Lieta Betoño

A Pioneer of the Focolare in Ireland (18 June 1951 – 22 November 2002)

On the day following Lieta’s death, Chiara Lubich wrote the following words: “Lieta, with the light of your faith and the flame of your heart, you’ve reached the place where the Sun never sets, resplendent and glowing now more than ever. Now you are there with your Mother, Mary, your “mould” and “model”. Now you are there with Jesus whom you longed to be with when you assured me that you were ready to take the big “jump”. When in the winepress of love you, forgetful of yourself, you plunged into loving all those who were near to you in each present moment. Paradise!  This was the word that came so often to your lips. Now that you have reached the One whom you most loved, and you’ve been given the prize for your efforts: the splendid zone of Ireland that you helped to build. As we await the day when we will meet again – never to be parted – “Arrivederci Lieta”until we meet again, with all my heart, Chiara.”

Blanca Betono, better known as Lieta, was born in 1951 in La Plata, Argentina. She was the sixth of nine children. She first came into contact with Focolare spirituality when she was fourteen years old, through her sister. Neldi had begun attending Mass every day and Blanca asked if she could join her. Then her sister told her how she was trying to live the Gospel. Blanca was fascinated by what her sister told here and exclaimed: “From now on I want to live that way too.”

In 1965 her sister left for the school of formation for focolarini in Loppiano, Italy. At that same time one of her brothers died tragically in an airplane accident. Blanca felt even more pushed to give God the first place in her life. A way of relating to people soon began to express itself in her, going directly to the essential and speaking the truth and making others feel loved.

Lieta with Vittorio Sabbione at the Mariapolis in Argentina (1967)

In 1970 she also decided to give her life to God in a focolare.She asked Chiara for a new name and received “Lieta” meaning joy and happiness.

In 1972 she and two other focolarine went to Ireland to begin the first focoalre. She was only twenty-one years old and would remain there for thirty years until her death. Her joyful and accepting personality was striking to the people who met her: “The joys and sufferings we shared cemented unity among us, and the people who would go to her said they  found a little paradise in her,” Pina Peduzzi recalls.

Lieta expressed an exceptional spiritual maternity, with her attitude of always being projected towards others. She also helped in bringing about the structures of the Work of Mary in Ireland. In 1998 at Curryhills  there was finally a place to build a  Mariapolis Centre and subsequently a Focolare little town.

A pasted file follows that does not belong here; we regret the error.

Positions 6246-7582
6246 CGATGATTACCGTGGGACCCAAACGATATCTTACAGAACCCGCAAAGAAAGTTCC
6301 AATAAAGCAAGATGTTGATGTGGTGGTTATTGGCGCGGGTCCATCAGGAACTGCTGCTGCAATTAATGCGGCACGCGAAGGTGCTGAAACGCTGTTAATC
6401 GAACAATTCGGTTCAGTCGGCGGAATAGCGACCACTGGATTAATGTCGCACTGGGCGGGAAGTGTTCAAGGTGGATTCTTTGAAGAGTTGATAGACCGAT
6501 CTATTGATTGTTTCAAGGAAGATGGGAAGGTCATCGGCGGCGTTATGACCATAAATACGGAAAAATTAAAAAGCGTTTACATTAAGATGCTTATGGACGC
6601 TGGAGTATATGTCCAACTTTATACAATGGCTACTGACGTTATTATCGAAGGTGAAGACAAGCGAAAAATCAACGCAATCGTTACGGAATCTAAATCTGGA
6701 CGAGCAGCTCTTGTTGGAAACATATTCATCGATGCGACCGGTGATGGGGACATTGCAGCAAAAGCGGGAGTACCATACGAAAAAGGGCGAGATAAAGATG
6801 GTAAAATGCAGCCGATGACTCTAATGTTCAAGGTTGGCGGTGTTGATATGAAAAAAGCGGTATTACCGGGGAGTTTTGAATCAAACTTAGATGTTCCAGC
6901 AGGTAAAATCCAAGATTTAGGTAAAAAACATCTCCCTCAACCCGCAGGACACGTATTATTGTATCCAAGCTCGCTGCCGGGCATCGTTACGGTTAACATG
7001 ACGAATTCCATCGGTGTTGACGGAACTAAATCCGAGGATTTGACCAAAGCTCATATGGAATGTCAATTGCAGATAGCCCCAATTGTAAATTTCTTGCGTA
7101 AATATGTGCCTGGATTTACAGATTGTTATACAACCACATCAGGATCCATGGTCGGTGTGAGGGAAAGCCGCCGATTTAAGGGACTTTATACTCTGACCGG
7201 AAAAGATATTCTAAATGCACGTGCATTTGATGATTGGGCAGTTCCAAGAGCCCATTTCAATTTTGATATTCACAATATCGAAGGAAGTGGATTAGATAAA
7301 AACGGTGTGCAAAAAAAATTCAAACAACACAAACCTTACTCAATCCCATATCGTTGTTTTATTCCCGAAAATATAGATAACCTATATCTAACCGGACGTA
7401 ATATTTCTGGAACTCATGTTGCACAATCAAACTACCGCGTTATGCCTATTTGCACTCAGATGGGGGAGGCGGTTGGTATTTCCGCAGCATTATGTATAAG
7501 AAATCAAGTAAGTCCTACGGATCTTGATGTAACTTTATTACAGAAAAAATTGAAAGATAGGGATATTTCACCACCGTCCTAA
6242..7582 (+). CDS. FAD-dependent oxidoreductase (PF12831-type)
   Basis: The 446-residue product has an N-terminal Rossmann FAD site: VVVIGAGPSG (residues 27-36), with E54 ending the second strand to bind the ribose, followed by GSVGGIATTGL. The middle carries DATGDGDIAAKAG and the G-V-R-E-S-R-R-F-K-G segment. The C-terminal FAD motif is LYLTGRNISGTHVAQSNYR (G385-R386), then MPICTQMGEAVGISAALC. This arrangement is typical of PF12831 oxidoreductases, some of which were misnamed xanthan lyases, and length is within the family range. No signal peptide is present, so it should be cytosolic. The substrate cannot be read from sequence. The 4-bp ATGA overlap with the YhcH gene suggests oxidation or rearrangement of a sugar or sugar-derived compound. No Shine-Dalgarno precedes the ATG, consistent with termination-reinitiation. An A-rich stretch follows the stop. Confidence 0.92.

In 2001 she had the symptoms of an ulcer. Since it didn’t seem like anything to worry about, she went to Argentina to visit her family. Two weeks later she was diagnosed with a tumor in the stomach and had to undergo surgery. Faced with failing health and the impossibility of returning to Ireland, her faith in God’s love acquired another concrete form: “First it was an idea, but now through this period of physical and spiritual suffering, I experience that God’s love is not like ours but something completely different.” Her “still more” was in the present moment, which she lived with intensity. She experienced the silence of God and contemporaneously the rediscovery of the neighbor: “The neighbor is like a pearl for us, in him and her we find the light again, we find the paradise of Jesus in our midst.”

When talking about her nine months in Argentina, she said: “I clearly realized during this period that God didn’t need me in Ireland. He wanted this to be a schooling in ‘losing and gaining’. God is love. His Will is love. You can be joyful even as you suffer. These have been months of suffering and of intense love, and I feel like I did when I was fourteen years old and had just met the Movement. Now I feel that God has taken Ireland away from me so that he could say to me: ‘I’m the first one in your life’ like back then with total freedom.”

Hearing about Chiara’s visit to Ireland was the biggest gift for Lieta. Even though it only took place in 2004, when the Mariapolis town in Ireland was inaugurated and given Lieta’s name.

On 21 October, to the joy of all, Lieta returned to the land of Ireland. A few days later she began to feel better and was hospitalized. During the final weeks there was a heavenly atmosphere in her room. People of all ages went to visit her, and each of them left her room enriched because Lieta never failed to love, always finding just the best words to say to each one of them.

She wrote to Chiara: “I offer everything to Jesus for you, for the Work of Mary and for each neighbor who draws near to me (. . . ) I’m fine becuase you’ve given us the secret. Our Ideal has everything inside it and Jesus Forsaken has taken over in my life. It seems to me that the supernatural has become normal for me. And this is Paradise.”

Following a doctor’s visit on 6 November, which gave her little hope, Lieta proposed: “Let’s make a pact to love all day long. I want to run. I’m happy, free and completely fulfilled thanks to unity.”

On 22 November, Lieta left this earth peacefully. Neldi remarked: “I would never have thought that one could go like that, accompanied by songs and singing. Her bedroom door was open. And the door of her heart was also open. She wanted us all to be around her.”

Now she is a cornerstone of the Focolare Movement in Ireland.

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